What’s the secret to getting disability benefits for fibromyalgia? This painful condition is more common than many people think. Luckily, the Social Security Administration (SSA) passed a 2012 law regarding Americans with fibro who apply for disability benefits. We’ll explain what the SSA looks for, which evidence will best support your claim and how your doctor can help you qualify below.
Before the SSA evaluates your fibromyalgia, they must confirm you meet all other disability requirements. To do this, you must:
That first requirement is what gets most applicants turned down. Once you stop working for 60 months, your federal disability insurance coverage automatically ends. And if you apply for disability while you’re working, the SSA won’t approve your claim.
Next, you should know what the SSA looks for when reviewing fibromyalgia claims for disability. As you probably know, no fibromyalgia test exists. Instead, most doctors look at many different symptoms that persist over time to make a diagnosis. And, in fact, that’s exactly what the SSA looks for in your disability claim. Here are the three steps your claims examiner will take when reviewing your claim for fibromyalgia:
The final step is determining whether your condition(s) forces you to stop working for at least one year. This is how the SSA defines the word “disability,” and a fibromyalgia diagnosis alone isn’t enough. The SSA looks for additional evidence from your doctor that supports your claim. Your rheumatologist, osteopath or any doctor that treats your fibromyalgia should complete a residual functional capacity (RFC) form. Your doctor should give clear examples showing why fibromyalgia limits your ability to work 40 hours per week (a.k.a. your “functionality”). These things may help support your disability claim:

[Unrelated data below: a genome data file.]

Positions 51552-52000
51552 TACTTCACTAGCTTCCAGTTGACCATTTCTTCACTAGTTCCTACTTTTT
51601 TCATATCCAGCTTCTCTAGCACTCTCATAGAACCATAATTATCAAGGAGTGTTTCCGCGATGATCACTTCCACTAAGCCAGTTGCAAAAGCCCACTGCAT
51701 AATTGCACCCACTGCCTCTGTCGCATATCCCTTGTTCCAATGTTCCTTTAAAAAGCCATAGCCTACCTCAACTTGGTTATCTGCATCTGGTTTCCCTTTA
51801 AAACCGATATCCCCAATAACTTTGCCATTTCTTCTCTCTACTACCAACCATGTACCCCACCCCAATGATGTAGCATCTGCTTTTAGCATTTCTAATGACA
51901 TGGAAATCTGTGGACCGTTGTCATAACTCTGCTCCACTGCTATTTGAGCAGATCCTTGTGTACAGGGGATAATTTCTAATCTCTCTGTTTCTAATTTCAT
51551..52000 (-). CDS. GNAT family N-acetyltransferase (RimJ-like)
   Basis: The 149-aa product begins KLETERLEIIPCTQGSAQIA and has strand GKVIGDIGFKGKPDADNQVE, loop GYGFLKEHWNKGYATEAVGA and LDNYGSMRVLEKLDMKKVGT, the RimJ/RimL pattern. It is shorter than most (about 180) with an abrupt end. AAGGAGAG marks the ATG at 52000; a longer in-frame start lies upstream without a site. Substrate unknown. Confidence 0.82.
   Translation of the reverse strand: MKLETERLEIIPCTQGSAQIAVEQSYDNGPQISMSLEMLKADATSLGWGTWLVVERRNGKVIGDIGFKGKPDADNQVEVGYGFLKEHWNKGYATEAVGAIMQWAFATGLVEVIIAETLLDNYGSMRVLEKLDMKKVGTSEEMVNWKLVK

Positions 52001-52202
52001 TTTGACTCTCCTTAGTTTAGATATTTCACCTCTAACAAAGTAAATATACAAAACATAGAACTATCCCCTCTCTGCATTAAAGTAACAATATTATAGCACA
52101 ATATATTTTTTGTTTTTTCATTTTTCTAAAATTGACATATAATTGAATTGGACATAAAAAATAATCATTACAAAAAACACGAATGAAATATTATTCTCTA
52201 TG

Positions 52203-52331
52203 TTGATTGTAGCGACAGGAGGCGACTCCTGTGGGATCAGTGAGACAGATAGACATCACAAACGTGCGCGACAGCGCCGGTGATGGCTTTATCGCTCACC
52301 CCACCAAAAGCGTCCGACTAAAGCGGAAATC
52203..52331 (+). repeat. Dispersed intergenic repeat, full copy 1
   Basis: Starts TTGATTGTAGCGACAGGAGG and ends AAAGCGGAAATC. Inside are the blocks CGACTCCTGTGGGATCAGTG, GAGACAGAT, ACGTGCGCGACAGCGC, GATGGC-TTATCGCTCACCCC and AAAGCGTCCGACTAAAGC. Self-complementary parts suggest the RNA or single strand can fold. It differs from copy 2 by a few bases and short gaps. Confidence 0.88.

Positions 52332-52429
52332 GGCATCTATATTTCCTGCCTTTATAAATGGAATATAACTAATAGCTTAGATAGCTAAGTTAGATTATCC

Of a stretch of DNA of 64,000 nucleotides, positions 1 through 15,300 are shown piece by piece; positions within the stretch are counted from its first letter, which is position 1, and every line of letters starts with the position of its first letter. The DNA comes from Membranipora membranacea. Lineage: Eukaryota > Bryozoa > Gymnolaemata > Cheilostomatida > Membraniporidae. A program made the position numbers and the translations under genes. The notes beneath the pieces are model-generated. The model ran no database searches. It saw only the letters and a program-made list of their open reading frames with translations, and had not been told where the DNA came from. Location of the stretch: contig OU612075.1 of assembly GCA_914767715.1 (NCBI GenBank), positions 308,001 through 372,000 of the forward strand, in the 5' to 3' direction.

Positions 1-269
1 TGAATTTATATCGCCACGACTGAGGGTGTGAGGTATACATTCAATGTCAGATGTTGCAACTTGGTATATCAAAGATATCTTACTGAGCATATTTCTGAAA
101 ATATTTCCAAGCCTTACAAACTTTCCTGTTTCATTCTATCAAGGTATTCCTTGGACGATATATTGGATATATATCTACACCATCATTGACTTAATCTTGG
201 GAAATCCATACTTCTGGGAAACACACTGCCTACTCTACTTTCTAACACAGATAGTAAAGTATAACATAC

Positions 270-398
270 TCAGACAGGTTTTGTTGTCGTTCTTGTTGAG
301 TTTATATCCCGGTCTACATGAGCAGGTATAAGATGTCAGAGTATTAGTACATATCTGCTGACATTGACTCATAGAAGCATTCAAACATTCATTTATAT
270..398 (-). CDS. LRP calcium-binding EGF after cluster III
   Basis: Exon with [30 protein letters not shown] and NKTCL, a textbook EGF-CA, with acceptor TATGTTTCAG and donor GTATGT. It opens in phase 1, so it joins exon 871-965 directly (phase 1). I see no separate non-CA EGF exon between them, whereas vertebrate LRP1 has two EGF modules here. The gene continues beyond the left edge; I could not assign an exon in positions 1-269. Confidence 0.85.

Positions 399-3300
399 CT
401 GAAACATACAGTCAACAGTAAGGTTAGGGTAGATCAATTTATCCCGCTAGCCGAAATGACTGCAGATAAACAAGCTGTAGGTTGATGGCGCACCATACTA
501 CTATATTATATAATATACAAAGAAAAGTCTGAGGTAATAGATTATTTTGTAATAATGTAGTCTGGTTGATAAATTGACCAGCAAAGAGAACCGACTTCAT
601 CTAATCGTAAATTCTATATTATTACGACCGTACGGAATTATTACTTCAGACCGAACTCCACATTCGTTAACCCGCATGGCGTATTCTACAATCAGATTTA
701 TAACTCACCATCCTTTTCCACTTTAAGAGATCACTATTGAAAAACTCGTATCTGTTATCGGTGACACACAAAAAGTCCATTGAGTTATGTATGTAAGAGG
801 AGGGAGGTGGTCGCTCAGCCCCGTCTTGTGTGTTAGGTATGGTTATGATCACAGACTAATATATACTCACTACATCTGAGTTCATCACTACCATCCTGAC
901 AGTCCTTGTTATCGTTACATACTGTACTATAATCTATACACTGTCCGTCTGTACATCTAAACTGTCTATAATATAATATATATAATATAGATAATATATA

Finally, the SSA will look for other jobs that might hire people with your work experience and educational background. For example: If you quit your construction job, is there a sedentary office position available that pays a similar wage? If not, you’re much more likely to qualify for disability benefits.
Women are much more likely to develop fibro than men. When it comes to fibromyalgia and getting disability benefits, be sure to list all related health issues on your application. Many people with fibromyalgia experience the following related health problems:
These issues are often severe enough on their own to make you stop working. The ability to sit or stand for long periods of time can be painful. Chronic fibromyalgia-related pain issues can sometimes lead to additional health complications. Our best advice is this: List all your health problems, symptoms and current medications on your application. This includes every drug side effect, dosage and how often you take each medication. Don’t expect fibromyalgia alone to make you eligible for disability. But combine all your health issues together, and you’re much more likely qualify for SSD benefits.
If cannot work due to fibromyalgia, you should apply for SSD benefits. While fibro has no known cure, a good attorney knows how to get you the most benefits you deserve paid faster. We can match you with the closest disability attorney in your area who’s available to help you. Most doctors don’t know how to perform a “tender point” medical exam or document your results. But a disability lawyer can provide all the forms you need, give clear instructions to your doctor and file all the required paperwork for you.
All disability lawyers work on contingency. That means unless a lawyer helps you win a lump-sum cash settlement, you owe $0 for legal assistance with your claim. Having a lawyer file your application makes you 2x more likely to get approved for disability benefits on your first try. Only about 1 in 5 first-time disability applicants get approved right away, and most file claims through an attorney.
Ready to see if you may qualify? Click the button below to start your free online benefits evaluation now!